It is likely that, if this letter is ever published, I will not get to read it. The reason? Well, I am slightly embarrassed to say that, as soon as my Pharmaceutical Journal arrives, I unwrap it from its plastic envelope, have a quick flick through, then head straight to the recycling bin and, with a tinge of guilt, I unceremoniously dump it there.
It is a habit I have developed over the past few years and I cannot see any way out. This is not something I admit to lightly, but I have thought about this for too long to stay silent any longer.
You see, The
Pharmaceutical Journal does not deliver what I am looking for and, sadly, it has not done for a few years. The content is mainly irrelevant to regular pharmacists like myself or, if an article is of interest, I have already read it on the website some time before. It seems to have focused on what can only be described as niche content that fails to deliver much interest because it is of no use to my practice. This is probably the same for the majority of RPS members. The magazine content is just completely out of touch with what is happening on the ground.
I do have to declare an interest. In my spare time, I run a successful website for pharmacists with a colleague, pharmacyinpractice.scot. As two practising pharmacists with decades of experience, we have a good understanding of what interests pharmacists, and endeavour to deliver content that is relevant and engaging, we listen to feedback and interact daily with our readers electronically and frequently in person at pharmacy events.
As an observer, it looks strategically like The
Pharmaceutical Journal has focused on an international audience at the expense of its grassroots members. But is this strategy working? Does The Pharmaceutical Journal make the Royal Pharmaceutical Society (RPS) money, or is it an expensive exercise in vanity?
I am a supporter of the RPS — I’ve got the Faculty pin and everything to show that — but it is time The Pharmaceutical Journal reverted to deliver content that is more relevant.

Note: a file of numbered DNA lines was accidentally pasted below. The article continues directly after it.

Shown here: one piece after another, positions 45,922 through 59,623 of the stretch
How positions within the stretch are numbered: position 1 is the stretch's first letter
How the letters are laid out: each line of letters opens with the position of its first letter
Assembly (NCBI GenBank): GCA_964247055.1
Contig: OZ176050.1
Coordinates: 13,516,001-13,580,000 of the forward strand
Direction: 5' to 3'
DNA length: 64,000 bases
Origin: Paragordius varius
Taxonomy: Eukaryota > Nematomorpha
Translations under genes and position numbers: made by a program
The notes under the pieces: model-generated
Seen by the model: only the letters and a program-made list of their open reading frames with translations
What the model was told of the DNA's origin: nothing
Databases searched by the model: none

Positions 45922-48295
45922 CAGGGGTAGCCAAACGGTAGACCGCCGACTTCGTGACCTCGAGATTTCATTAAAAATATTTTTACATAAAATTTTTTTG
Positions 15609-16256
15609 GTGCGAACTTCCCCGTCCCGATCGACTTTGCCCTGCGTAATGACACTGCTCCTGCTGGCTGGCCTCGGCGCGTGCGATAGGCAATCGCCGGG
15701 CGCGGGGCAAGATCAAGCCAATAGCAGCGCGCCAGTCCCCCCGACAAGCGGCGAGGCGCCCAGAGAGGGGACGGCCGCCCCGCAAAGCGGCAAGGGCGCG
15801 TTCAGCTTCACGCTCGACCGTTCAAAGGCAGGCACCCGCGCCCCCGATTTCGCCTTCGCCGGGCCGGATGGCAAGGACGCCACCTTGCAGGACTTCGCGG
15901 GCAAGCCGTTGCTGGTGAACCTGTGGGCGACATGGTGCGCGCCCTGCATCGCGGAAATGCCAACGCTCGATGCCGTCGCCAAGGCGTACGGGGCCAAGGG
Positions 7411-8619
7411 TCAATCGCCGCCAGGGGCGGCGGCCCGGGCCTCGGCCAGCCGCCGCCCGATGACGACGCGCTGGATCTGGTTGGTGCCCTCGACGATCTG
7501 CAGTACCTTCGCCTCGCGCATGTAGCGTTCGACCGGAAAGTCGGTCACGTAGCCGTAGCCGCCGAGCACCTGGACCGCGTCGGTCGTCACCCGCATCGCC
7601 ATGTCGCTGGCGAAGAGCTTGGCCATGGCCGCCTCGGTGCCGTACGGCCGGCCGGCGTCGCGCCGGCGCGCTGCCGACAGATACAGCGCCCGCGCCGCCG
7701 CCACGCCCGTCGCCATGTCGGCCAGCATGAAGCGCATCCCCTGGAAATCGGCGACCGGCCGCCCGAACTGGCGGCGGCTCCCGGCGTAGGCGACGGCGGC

The RPS’s journal has to appeal to the membership, not the international elite. Take a look at the editorial board of Clinical Pharmacist for example (I could not find a list for The
Pharmaceutical Journal) — it is a panel of experts from around the world, but is that representative of the membership? Are they best-placed to advise on what pharmacists working in practice might find interesting?
A good journal should be about providing readers with information that enables them to make good decisions in practice, and strong professional leadership is required at the helm to ensure this happens.
My letter is not about bashing The
Pharmaceutical Journal for the sake of it, but a plea to change direction and deliver what members need. I want a successful journal that is widely read by members (I am not interested in how it is received internationally) and supported with thriving advertising revenue. Perhaps it is time to consider ditching the print journals and all the costs involved in that, and focus on digital content and have something we can be proud of again.
The Pharmaceutical Journal needs more pharmacist input. I know some of the great pharmacists working there, so let us give them more input and let us have a pharmacist as editor again, providing the much-needed focused leadership that The
Pharmaceutical Journal editorial team and the RPS members deserve.
Tony Scully, acting publisher, The Pharmaceutical Journal, responds:
Thank you for your correspondence and comments. All the feedback we receive is valuable to us and I am sorry that you feel the journal no longer provides you with relevant content.
However, our most recent member survey, conducted in mid-2016, showed that around 75% of Royal Pharmaceutical Society members were either satisfied or very satisfied with the print edition of The
Pharmaceutical Journal; 2.3% of members were very dissatisfied.
Although the subjects we cover and the types of content we produce are in line with the preference of most members, these results do not dictate our editorial strategy. Rather, surveys are integral to our strategy; we are always working to improve for all members.
Pharmacy is a diverse and varied profession — a challenge as well as an exciting opportunity — and we try incredibly hard to create interesting and insightful content for all practising pharmacists.
I am confident that we have a talented multidisciplinary team in house, a team capable of producing high-quality content that reflects the lives of members through these challenging times.